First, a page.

It is not unusual to see KPIs within a building contract, however these would need to be adapted to apply to the sustainability targets which must be met by the Contractor in carrying out the Works on ‘green’ Trust projects.

The NEC suite of documents already include KPI provisions in its secondary option clauses, for example clause X20 of the NEC3 or NEC4 contract. However, as with the JCT standard wording, there are limitations to the drafting in that whilst it incentivises the Contractor via additional remuneration for meeting or exceeding targets, it does not penalise them for failing to meet such KPIs. Clause X20 would need to be enhanced by tailoring it to require compliance with specific sustainability targets and setting out the consequences for the Contractor upon a failure to comply.

BREEAM

Another measurement to consider incorporating into your building contract for green projects are BREEAM (Building Research Establishment (BRE) Environmental Assessment Method) scores. BREEAM allows the environmental performance of a building to be measured and subject to passing its build requirements, the BRE issues one of five scores from ‘Pass’ to ‘Outstanding’.

Devizes Health Centre in Wiltshire is set to be the first building under the NHS green plan that is net zero. It is currently awaiting final-stage design sign-off, seeking an EPC rating of A+ which will go beyond BREEAM's rating of ‘Excellent’. The Devizes Health Centre could become a benchmark for such projects and in order to follow suit, it would be prudent to consider bespoke drafting in your building contract specifically centred around BREEAM. This may be to include clauses obliging the Contractor to ensure the Works achieve a minimum BREEAM level (e.g. ‘Excellent’) and setting out the repercussions for the Contractor should it fail to achieve this, such as an obligation to pay liquidated damages until the Works achieve the desired rating.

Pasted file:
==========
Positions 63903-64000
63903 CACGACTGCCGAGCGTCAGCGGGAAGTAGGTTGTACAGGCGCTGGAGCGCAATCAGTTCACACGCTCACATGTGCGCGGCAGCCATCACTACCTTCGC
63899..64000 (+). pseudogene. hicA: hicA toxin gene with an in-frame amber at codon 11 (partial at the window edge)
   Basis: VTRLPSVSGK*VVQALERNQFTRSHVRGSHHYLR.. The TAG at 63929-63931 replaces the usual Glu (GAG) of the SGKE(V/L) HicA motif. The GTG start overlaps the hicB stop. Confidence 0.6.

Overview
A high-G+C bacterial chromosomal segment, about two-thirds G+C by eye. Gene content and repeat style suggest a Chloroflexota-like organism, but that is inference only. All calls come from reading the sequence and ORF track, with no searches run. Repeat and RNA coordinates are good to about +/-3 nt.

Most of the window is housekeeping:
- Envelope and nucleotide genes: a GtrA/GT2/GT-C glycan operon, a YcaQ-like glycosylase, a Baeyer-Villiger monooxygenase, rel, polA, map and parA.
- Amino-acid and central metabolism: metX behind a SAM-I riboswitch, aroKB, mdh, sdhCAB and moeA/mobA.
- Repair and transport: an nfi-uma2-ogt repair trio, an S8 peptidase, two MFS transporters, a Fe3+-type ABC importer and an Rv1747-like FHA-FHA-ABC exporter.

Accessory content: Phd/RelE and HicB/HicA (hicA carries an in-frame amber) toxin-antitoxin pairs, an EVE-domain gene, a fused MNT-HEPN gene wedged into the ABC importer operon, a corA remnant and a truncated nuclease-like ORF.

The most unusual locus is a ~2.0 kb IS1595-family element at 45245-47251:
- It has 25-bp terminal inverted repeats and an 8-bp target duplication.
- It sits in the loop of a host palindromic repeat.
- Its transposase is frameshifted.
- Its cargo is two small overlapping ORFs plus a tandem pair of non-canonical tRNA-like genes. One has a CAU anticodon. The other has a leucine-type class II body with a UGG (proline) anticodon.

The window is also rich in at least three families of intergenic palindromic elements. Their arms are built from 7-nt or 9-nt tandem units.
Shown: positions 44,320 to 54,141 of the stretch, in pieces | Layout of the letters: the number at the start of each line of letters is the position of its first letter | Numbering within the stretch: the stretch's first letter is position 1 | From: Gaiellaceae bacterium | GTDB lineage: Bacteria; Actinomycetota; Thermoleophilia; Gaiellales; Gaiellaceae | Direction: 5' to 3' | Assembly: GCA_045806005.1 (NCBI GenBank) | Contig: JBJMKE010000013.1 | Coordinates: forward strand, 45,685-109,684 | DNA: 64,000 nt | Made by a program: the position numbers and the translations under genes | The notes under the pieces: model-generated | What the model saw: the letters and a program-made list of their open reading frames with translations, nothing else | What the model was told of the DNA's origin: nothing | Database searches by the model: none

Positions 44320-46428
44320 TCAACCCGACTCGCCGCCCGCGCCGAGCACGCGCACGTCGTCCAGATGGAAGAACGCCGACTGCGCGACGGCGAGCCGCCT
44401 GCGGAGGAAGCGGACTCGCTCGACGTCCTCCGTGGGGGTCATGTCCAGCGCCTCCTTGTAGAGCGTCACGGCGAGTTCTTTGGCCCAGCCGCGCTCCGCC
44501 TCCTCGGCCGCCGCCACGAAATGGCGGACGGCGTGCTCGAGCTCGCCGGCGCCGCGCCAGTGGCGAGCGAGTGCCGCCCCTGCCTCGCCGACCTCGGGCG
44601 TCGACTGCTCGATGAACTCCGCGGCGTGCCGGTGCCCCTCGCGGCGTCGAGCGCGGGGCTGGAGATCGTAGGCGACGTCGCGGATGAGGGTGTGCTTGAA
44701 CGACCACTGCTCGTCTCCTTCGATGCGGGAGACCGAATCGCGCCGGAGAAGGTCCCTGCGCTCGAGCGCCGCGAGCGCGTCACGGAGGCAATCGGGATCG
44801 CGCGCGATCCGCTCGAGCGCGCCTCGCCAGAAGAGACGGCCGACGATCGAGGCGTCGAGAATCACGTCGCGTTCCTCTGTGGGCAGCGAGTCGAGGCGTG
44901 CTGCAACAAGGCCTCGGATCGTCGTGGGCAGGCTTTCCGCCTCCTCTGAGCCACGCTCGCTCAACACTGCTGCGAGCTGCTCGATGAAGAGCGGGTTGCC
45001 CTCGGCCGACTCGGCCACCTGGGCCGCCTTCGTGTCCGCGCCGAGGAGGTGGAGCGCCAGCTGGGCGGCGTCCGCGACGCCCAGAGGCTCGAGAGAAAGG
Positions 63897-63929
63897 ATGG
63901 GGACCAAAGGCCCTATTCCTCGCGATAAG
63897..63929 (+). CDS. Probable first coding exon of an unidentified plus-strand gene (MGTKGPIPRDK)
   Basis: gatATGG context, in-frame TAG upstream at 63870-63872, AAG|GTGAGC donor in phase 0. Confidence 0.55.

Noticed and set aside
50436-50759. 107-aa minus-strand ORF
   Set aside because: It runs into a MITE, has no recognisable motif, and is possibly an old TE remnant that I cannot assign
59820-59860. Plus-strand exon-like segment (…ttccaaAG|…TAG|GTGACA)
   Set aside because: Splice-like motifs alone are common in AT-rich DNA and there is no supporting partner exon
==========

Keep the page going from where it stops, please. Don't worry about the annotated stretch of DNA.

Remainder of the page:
In order to achieve an equal balance and incentivise Contractors to achieve such targets, negotiations could be had to include an increase to the Contract Sum subject to achievement of the minimum level.

Conclusion

Construction projects are complex and the focus on sustainability could get pushed aside. However, including tailored obligations within the contractual documents themselves would reduce this risk and ensure recourse should desired targets not be met due to the Works carried out by a Contractor. There are various ways in addressing the risk and the three options discussed above will be a positive step forward.

Please contact Natasha Stay or Martin Cannon in our Construction team if you have any questions or would like to know more about the above options or meeting sustainability targets in your construction suite of contracts.

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The content on this page is provided for the purposes of general interest and information. It contains only brief summaries of aspects of the subject matter and does not provide comprehensive statements of the law. It does not constitute legal advice and does not provide a substitute for it.